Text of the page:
Having passed the half-century mark myself, I was recently privileged to view some trees that are a lot older than I am. The old-growth, coastal redwoods in Muir Woods National Monument range mostly from 500 to 800 years in age, with the oldest tree being at least 1,200 years old. (We didn’t notice which tree WAS the oldest on our recent afternoon tour.)
These aren’t the drive-through redwoods: you have to go farther inland to see those tremendously wide trees. But the beautiful quality of light streaming through the umbrella-like upper branches of the trees in Muir Woods more than repaid the effort it took to get there. Actually, it took considerable effort: first, we had to rent a car and drive across the Golden Gate Bridge. Once we’d driven the curvy roads to the monument itself, we were dismayed to realize that a lot of other folks had had the same idea. Not only were the smallish official lot AND the large overflow parking lot full, but parking on the shoulder of the road went on for more than half a mile past the parking lot itself. In the end, our car was parked nearly a mile from the official lot.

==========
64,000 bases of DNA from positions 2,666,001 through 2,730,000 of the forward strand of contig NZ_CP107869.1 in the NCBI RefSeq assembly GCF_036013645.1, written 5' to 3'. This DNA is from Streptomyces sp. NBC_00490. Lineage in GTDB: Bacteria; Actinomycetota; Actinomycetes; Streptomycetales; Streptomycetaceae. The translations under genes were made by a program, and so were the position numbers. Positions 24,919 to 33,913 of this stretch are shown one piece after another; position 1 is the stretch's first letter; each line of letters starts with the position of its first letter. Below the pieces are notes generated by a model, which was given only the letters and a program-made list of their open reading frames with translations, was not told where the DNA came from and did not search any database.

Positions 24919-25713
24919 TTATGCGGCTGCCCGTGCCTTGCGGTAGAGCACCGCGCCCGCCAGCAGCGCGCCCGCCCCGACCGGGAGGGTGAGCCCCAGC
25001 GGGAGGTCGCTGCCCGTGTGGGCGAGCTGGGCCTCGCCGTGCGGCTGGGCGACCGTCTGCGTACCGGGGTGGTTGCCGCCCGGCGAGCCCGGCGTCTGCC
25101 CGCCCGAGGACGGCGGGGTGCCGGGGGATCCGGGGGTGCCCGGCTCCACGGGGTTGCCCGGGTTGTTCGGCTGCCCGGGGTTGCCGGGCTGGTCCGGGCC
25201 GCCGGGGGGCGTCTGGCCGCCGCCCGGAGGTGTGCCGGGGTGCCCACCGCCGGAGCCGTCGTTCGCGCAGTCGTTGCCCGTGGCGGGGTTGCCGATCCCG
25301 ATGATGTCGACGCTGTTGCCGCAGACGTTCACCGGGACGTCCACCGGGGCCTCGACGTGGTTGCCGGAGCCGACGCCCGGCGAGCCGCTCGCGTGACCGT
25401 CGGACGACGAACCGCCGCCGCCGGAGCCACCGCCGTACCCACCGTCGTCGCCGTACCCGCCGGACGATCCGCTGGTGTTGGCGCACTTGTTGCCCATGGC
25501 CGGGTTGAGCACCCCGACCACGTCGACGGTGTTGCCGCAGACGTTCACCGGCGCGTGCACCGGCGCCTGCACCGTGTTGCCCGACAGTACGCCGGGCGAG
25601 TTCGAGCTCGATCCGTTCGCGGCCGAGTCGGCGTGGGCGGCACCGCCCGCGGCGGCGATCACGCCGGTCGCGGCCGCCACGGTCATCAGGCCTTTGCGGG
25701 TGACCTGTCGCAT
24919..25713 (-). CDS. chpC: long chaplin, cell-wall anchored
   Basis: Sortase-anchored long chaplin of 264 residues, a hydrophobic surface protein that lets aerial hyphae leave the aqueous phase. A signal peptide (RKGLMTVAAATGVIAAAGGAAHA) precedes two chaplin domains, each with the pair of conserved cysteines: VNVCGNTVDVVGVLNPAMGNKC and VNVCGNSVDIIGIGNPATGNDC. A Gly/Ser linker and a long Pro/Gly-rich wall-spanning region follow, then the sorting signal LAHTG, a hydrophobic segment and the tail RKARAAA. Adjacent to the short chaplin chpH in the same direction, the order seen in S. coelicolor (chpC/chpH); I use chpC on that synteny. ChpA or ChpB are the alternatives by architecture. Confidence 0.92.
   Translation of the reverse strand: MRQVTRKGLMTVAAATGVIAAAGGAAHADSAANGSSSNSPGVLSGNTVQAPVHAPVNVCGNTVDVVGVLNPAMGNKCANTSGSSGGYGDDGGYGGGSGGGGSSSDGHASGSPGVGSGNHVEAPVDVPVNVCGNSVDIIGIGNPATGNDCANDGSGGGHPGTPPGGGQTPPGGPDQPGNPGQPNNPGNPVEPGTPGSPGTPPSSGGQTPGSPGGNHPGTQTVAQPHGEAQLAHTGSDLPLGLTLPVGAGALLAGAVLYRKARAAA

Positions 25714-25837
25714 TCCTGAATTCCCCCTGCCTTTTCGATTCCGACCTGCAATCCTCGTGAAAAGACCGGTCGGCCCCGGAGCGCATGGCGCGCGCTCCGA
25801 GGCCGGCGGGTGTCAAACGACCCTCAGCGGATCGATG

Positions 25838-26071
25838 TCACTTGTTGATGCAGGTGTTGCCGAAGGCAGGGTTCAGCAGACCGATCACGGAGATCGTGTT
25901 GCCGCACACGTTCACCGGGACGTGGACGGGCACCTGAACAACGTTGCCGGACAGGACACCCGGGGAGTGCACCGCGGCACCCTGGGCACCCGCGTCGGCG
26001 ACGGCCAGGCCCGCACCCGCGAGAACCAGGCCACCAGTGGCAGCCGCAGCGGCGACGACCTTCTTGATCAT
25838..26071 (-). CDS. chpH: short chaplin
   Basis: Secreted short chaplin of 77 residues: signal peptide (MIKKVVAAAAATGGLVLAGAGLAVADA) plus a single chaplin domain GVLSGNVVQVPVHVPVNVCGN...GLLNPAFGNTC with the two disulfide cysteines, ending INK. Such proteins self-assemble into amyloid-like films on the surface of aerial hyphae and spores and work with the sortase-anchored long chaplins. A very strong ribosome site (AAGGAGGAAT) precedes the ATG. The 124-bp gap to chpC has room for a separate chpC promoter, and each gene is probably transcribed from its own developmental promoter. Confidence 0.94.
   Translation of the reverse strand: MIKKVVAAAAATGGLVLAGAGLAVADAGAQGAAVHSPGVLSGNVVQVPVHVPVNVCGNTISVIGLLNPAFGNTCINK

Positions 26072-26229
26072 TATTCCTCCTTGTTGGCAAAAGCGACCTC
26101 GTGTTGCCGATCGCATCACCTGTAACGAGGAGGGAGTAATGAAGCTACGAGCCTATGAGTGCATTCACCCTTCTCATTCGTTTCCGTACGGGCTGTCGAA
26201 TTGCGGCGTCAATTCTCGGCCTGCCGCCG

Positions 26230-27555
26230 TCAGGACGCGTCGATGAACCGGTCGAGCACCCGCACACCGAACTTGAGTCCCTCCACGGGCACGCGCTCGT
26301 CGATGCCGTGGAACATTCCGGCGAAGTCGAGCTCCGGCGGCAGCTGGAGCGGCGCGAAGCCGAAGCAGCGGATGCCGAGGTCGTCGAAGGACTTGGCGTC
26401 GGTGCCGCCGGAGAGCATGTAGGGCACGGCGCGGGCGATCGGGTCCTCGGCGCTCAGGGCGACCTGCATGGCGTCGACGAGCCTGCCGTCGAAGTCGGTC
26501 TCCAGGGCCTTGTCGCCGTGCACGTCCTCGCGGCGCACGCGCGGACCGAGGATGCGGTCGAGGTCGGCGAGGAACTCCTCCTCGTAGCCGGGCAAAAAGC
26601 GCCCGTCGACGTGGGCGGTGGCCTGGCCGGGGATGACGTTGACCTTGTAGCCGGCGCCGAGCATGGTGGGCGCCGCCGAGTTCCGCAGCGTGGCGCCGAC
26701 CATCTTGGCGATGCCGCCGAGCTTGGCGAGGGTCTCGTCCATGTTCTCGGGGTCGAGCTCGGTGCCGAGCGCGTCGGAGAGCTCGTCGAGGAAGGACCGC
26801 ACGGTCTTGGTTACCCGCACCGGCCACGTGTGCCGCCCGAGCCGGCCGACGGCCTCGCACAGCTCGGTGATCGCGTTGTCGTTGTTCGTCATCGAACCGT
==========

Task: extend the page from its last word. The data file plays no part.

But it was still a golden afternoon–golden and green. The weather was amazingly temperate in the woods: sunny without making us hot, breezy without making us cold. Despite the number of visitors, we never felt crowded as we slowly walked along the old trails, frequently pausing to look up at the branches above us. My youngest son was delighted when, near the end of the main loop trail, we noticed a cluster of people quietly watching some activity on the wooded area above the trail. Sure enough, a doe and her fawn were placidly eating, undisturbed by the audience they were attracting.
My husband wisely advocated that we take the Hillside Trail, which seemed less popular with the masses. Although it was not suitable for strollers, we saw a couple of men with two toddlers and a large stroller, gamely tackling the steep dirt paths. My sympathies were with the young kids, who were actually helping one of the men lift the stroller over some roots; for whatever reason, the other man was not helping at all. On the Hillside Trail, we found a couple of trees with an opening large enough to stand in. Leafy ferns and thick patches of enormous clover bordered the paths, and, again and again, we marvelled at the glorious quality of the light streaming through the leaves and all around us.
If I lived in San Francisco, I would try to visit the Muir Woods often. There were trails that we did not have time to take: Muir Beach, where we stopped to eat a picnic lunch, is not far away, and one tantalizing trail led to a vista of the sea. Evidently, it rains quite a bit in the Muir Woods in the winter, but my husband thought even that would be something to see. For now, we will treasure our memories of a quiet walk through the gentle giants of coastal California.